Posted on Friday July 24, 2015
In July Maurice Clark, Managing Director of McKee Fehl, led two Friends tours through the Old Public Trust Building. Completed in 1908 the five-storey Edwardian Baroque building is the last surviving example using Tonga granite from Nelson. A notable feature on Lambton Quay, it is deserving of its Heritage NZ Category 1 rating. But to preserve its future, the building had to be commercially viable.
McKee Fehl is strengthening and restoring the structure. What we visited was a building site. We could see the scale and complexity of the work required to lengthen the life of an over 100-year-old stone building and bring it up to current seismic and safety standards.
Maurice explained how the structure was ‘tied together’. New shear walls, with buckle zones, extend the height of the building. New floor slabs, with cables running through, connect the walls and floor. 30-metre deep piles underpin everything.
The only route to the roof was to climb up three storeys on the external scaffolding. Once there, we could see up-close the beautiful decorative pattern of the copper roofing on the dome and dormers and carved granite detail on the pediments.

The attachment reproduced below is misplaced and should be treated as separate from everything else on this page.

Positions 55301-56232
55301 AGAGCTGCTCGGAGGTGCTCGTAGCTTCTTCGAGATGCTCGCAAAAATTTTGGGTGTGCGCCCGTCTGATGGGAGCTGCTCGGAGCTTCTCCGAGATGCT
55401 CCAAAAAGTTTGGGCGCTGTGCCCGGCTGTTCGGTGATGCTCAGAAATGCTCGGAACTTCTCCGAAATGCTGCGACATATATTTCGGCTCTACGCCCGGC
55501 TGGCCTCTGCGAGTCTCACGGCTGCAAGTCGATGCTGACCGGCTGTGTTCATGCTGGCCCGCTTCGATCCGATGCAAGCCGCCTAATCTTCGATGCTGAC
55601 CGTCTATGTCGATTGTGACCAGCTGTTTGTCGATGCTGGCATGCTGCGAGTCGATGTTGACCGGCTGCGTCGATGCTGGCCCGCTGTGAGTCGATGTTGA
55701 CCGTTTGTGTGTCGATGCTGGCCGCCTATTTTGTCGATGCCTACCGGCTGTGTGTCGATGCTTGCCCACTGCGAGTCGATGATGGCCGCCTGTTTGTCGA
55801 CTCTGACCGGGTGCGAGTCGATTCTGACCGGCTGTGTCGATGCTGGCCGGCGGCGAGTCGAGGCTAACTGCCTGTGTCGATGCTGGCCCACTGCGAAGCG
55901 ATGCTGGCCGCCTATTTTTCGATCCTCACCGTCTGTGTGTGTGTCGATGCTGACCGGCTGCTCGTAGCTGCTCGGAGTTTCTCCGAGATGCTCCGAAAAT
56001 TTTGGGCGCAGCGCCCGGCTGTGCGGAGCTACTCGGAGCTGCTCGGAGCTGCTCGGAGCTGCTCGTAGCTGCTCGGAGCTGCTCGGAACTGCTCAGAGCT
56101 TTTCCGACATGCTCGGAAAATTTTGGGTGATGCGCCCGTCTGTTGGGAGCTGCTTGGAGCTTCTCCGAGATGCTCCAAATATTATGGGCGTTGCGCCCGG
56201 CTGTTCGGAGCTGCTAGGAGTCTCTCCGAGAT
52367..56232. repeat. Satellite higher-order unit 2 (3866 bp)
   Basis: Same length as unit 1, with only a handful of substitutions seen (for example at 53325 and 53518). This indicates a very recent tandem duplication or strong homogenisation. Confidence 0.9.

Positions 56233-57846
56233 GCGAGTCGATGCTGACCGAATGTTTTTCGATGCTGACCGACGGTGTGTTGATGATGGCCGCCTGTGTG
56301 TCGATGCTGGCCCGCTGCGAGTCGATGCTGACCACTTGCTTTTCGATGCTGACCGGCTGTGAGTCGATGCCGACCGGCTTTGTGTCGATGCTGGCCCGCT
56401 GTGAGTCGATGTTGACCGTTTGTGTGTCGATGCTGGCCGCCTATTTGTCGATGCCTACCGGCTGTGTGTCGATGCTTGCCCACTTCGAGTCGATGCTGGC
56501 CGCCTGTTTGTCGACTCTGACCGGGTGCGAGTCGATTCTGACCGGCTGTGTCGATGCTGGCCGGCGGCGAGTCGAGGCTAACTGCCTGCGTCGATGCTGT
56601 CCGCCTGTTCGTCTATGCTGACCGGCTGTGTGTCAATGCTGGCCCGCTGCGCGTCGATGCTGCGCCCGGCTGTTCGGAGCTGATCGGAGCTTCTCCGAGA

Access inside was through a dormer window. Insulation and air-conditioning will improve conditions for those working on the attic level, so they no longer swelter in summer or freeze in winter. A steel floating-staircase, designed by architects Warren and Mahoney, will connect the floors and its glass balustrades will act as a light-well. In the original ground-floor grand chamber, with its classical arcading, the coffered ceiling and classical detailing will be reinstated.
The completed work will retain many of the original features of this heritage building and include what is required for an updated modern office building. Once finished in late 2015, the Ministry of Culture and Heritage will occupy the upper floors and a Jamie’s Italian restaurant the ground floor and basement.
McKee Fehl has been responsible for the restoration of a number of historically significant buildings in Wellington. You will find details of the Old Public Trust building and other conservation projects here.